Obstructive sleep apnea and retinal microvascular characteristics: a brief reviewAuthor(s): Ko-Huan Lin, Hong-Zin Lin, Yen-Po Lin, Fan-Chun Meng, Felicia Lin, Hsien-Tsai Wu, Gen-Min Lin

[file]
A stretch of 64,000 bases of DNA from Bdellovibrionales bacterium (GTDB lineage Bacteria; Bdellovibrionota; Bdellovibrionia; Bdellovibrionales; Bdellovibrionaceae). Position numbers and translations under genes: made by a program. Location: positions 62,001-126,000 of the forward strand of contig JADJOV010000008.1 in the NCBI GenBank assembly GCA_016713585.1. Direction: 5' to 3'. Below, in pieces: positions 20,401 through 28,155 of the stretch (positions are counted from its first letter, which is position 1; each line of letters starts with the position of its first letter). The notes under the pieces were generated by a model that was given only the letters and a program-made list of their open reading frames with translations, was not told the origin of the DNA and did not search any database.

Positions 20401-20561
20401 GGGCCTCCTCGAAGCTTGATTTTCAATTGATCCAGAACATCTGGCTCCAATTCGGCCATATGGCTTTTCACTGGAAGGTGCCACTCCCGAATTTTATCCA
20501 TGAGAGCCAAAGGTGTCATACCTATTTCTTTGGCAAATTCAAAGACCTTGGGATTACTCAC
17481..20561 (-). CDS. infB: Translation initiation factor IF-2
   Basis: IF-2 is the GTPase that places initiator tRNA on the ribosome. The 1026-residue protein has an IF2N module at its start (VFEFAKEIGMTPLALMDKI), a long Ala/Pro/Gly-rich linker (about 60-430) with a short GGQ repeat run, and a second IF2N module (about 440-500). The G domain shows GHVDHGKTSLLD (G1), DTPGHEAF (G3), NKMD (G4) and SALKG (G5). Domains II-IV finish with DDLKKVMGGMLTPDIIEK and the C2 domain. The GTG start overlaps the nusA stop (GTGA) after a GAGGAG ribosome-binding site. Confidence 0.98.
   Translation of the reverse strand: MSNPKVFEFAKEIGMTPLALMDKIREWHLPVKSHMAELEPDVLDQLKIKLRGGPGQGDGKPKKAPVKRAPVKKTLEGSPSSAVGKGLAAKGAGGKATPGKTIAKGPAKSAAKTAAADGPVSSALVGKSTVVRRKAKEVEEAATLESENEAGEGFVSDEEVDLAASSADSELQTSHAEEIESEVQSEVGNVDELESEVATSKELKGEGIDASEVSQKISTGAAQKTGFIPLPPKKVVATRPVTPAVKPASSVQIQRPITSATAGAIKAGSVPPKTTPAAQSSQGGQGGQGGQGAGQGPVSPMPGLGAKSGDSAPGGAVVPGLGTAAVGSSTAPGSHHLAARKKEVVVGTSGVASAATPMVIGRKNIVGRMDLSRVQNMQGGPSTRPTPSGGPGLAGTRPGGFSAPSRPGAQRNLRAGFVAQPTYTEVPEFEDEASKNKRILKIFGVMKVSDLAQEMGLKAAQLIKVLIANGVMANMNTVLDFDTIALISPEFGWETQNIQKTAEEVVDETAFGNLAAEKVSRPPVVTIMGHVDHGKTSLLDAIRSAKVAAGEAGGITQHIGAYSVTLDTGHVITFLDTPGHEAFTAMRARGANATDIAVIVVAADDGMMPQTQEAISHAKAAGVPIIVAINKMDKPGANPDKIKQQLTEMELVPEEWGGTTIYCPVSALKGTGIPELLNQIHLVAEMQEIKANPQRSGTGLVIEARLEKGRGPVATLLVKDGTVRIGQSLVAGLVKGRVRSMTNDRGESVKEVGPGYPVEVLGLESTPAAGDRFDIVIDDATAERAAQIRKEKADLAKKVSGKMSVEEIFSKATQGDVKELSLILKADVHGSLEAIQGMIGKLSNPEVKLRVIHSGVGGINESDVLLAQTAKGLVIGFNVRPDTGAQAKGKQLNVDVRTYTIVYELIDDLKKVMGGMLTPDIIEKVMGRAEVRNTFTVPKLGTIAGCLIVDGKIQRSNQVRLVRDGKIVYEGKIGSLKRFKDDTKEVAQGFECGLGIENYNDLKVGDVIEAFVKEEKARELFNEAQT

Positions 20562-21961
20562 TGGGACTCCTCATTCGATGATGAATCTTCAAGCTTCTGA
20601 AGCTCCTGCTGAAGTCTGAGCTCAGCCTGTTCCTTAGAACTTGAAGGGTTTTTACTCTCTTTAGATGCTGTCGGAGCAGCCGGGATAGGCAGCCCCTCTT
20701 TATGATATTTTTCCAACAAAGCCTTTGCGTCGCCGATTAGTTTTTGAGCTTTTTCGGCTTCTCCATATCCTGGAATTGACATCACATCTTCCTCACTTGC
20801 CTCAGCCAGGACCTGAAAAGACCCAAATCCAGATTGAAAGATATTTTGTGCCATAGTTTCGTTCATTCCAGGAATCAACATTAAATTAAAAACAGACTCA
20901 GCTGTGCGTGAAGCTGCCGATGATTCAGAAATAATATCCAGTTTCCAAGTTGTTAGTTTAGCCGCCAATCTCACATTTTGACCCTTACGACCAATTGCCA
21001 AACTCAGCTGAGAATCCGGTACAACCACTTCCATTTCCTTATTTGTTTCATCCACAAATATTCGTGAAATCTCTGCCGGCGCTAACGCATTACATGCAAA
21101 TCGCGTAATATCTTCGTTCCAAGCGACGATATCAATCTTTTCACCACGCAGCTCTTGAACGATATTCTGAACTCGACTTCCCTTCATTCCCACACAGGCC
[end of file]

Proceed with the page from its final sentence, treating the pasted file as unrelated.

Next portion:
Obstructive sleep apnea (OSA) causes intermittent nocturnal hypoxemia and is associated with obesity, diabetes, inflammation, endothelial dysfunction, and hypertension, possibly leading to micro- and macro-vascular disease. OSA has been associated with higher risk of clinical cardiovascular disease (CVD) independent of traditional risk factors and severity of atherosclerosis. Microvascular disease may be a potential mediator for the association of OSA with clinical CVD. However, evidence for the association between OSA and microvascular dysfunction is conflicting. Since the retinal microvasculature is structurally and functionally similar to microvasculature elsewhere in the body and can be directly visualized via ophthalmoscopy, several studies have assessed the relationship of OSA with retinal microvascular characteristics but shown inconsistent results. Notably, the multi-ethnic study of atherosclerosis (MESA) recently revealed that the associations of OSA severity with retinal microvascular signs may differ by sex. Moderate/severe OSA was associated with retinal vascular calibers in men, but not women.